[Show abstract][Hide abstract] ABSTRACT: Rationale: Radiographically-confirmed pneumonia risk has not been assessed with inhaled corticosteroid use in chronic obstructive pulmonary disease (COPD). Objectives: To determine the incidence of pneumonia, risk factors and clinical attributes with inhaled fluticasone furoate in COPD patients with an exacerbation history. Methods: Two replicate, 1-year, double-blind clinical trials enrolled COPD subjects with moderate to very severe airflow limitation and at least one exacerbation in the prior year. Subjects were randomized 1:1:1:1 to receive inhaled once-daily vilanterol 25 µg or vilanterol 25 µg combined with 50 µg, 100 µg, or 200 µg fluticasone furoate. Subjects were required to have a chest radiograph at screening and within 48 hours of any suspected pneumonia or exacerbation. Measurements and Main Results: Of 3255 randomized subjects, 205 pneumonia events occurred in 181 subjects. Chest imaging was available for 195 (95%) of these events. Chest radiographs were also obtained for 1793 (70%) of the 2545 moderate and severe exacerbations. For vilanterol alone and the combination with 50 µg, 100 µg, or 200 µg fluticasone furoate, reported pneumonia incidence was 3%, 6%, 6% and 7%, respectively. However, for events with compatible parenchymal infiltrates, respective incidences were 2%, 4%, 4% and 5%. Factors associated with at least a two-fold increase in the risk of pneumonia with FF/VI were being a current smoker, having prior pneumonia, BMI < 25kg/m2, and severe airflow limitation. Conclusions: Although the incidence of pneumonia is low, radiographically-confirmed pneumonia risk is increased with inhaled FF/VI, although lower than investigator-defined rates. Clinical trial registered with clinicaltrials.gov NCT01009463 (HZC102871); NCT01017952 (HZC102970).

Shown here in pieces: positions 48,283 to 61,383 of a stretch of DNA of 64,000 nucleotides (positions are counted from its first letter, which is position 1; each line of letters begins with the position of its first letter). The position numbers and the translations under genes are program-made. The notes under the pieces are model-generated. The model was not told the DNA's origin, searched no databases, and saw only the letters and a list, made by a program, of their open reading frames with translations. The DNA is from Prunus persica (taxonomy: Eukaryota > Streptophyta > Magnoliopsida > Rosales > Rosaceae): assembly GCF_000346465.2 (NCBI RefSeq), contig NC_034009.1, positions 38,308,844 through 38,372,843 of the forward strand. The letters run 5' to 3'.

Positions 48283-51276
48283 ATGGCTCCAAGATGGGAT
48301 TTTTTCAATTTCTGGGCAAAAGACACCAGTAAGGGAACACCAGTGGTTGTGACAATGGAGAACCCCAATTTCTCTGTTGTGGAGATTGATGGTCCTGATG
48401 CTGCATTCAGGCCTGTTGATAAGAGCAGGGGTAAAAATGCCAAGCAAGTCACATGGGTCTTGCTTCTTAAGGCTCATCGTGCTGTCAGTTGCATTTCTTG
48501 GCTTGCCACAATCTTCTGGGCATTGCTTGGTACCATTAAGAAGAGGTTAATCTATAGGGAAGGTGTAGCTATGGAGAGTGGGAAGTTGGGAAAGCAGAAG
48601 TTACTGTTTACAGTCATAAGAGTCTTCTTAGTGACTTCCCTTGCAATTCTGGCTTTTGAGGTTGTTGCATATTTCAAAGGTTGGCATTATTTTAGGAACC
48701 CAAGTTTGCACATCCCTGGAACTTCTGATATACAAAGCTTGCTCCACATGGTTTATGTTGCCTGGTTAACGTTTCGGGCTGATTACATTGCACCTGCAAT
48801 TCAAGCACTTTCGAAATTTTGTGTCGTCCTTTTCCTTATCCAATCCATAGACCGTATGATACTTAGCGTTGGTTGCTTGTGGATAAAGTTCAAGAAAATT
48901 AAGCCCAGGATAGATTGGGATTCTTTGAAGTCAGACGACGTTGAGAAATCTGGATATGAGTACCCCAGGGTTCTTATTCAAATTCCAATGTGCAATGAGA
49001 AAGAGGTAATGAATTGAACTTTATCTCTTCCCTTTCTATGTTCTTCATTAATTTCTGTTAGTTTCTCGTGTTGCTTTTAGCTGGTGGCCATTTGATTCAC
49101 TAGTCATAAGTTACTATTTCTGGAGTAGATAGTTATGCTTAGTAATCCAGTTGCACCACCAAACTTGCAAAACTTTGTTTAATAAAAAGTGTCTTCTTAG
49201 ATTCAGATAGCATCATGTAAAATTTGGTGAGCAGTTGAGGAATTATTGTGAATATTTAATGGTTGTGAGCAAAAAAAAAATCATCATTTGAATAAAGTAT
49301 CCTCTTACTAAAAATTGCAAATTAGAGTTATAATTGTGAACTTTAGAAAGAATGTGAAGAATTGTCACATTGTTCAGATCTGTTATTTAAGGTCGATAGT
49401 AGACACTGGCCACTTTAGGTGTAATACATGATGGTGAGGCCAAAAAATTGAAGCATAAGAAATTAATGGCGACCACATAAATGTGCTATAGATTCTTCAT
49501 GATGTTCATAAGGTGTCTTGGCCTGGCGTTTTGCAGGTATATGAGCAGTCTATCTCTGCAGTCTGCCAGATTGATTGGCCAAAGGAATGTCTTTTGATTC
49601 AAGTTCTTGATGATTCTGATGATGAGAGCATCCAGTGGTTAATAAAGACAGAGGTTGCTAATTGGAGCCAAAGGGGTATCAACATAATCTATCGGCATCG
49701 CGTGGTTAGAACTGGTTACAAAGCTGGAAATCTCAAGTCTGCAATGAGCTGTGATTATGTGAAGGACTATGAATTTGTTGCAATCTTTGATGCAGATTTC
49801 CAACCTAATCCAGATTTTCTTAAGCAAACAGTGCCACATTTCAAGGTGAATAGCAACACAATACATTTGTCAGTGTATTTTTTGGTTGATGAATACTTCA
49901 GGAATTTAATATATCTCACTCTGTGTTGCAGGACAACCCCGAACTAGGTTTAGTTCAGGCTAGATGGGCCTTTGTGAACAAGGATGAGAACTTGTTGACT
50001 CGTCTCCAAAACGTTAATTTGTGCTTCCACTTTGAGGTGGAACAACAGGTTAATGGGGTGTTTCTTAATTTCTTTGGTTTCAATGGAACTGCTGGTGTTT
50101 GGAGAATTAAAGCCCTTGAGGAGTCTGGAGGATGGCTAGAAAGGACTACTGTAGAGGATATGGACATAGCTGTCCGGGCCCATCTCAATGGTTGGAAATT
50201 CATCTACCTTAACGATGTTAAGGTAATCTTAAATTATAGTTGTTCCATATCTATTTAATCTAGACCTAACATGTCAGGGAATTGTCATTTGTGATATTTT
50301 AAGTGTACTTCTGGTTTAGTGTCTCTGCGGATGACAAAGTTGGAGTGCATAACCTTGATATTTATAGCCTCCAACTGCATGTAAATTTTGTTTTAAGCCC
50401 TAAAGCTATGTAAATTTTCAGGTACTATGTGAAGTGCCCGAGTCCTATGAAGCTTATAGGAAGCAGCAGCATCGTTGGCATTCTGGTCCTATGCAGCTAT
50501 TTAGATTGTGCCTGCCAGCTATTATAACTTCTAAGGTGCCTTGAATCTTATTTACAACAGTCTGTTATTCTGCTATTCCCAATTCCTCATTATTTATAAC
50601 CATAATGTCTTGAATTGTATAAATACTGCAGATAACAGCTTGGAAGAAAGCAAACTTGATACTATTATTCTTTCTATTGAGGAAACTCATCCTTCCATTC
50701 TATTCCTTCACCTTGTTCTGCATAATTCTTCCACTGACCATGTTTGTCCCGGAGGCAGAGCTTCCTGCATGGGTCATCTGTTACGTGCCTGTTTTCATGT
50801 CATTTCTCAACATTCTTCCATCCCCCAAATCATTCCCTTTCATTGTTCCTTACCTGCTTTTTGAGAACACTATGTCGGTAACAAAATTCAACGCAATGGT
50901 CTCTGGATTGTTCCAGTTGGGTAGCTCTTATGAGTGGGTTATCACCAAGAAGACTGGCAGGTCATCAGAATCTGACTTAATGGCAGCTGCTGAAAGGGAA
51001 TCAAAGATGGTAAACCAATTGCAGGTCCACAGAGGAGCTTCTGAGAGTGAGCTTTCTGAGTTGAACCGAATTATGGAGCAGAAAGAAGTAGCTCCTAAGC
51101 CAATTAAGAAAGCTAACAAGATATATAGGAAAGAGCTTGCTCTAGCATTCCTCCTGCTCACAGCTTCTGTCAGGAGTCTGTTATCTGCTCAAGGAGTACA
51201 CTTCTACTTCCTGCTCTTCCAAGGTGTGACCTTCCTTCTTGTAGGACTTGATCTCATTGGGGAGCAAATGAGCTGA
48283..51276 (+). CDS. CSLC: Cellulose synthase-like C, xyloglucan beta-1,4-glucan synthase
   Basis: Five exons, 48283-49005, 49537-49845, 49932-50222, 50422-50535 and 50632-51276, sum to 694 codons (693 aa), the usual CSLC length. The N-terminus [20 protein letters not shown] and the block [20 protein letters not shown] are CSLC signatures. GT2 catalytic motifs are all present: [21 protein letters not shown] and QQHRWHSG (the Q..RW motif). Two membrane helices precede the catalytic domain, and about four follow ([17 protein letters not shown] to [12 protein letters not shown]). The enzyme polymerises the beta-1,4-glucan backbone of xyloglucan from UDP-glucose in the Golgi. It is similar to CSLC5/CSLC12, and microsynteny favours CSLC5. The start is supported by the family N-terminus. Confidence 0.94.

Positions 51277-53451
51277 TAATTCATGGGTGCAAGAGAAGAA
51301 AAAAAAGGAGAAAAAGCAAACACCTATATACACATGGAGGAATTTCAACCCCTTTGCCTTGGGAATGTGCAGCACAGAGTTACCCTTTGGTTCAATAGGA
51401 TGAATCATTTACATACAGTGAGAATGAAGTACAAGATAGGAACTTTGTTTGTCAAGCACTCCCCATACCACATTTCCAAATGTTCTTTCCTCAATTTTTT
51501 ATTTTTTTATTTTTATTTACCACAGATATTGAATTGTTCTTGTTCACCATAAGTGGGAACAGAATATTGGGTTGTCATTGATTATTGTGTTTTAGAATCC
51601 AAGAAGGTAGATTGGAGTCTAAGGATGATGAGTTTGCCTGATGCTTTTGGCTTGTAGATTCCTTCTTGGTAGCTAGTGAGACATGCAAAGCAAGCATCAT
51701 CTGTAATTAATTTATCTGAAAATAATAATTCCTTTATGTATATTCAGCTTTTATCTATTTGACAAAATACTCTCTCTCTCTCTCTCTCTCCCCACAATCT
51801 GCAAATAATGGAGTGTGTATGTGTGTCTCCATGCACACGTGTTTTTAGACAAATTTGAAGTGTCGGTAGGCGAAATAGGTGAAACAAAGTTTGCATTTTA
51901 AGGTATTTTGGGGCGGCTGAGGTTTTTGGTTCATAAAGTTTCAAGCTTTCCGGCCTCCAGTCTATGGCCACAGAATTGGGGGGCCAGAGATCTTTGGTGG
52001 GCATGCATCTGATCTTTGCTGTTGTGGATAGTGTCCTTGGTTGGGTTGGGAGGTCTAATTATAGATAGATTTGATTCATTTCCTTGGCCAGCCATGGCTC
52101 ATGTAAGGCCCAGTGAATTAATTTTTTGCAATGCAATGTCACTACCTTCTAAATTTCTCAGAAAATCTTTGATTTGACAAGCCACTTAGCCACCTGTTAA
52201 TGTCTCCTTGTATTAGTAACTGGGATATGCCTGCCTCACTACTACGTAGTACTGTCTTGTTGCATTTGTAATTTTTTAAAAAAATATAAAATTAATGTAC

[Show abstract][Hide abstract] ABSTRACT: Rationale IL-6 is a pro-inflammatory cytokine that signals through soluble (sIL-6R/sgp80) and membrane bound (gp80) receptors to promote recruitment of mononuclear cells. IL-6 induces expression of CCL3, a monocytic chemokine. Monocytes are precursors of macrophages and dendritic cells. They can be classified into three subtypes according to surface expression of CD14 (LPS receptor) and CD16 (FcgammaRIII): CD14++CD16-, CD14+CD16+, CD14-CD16++. We measured plasma levels of IL-6, sIL-6R and CCL3 and determined the chemokine receptor expression profile of circulating monocytes in COPD.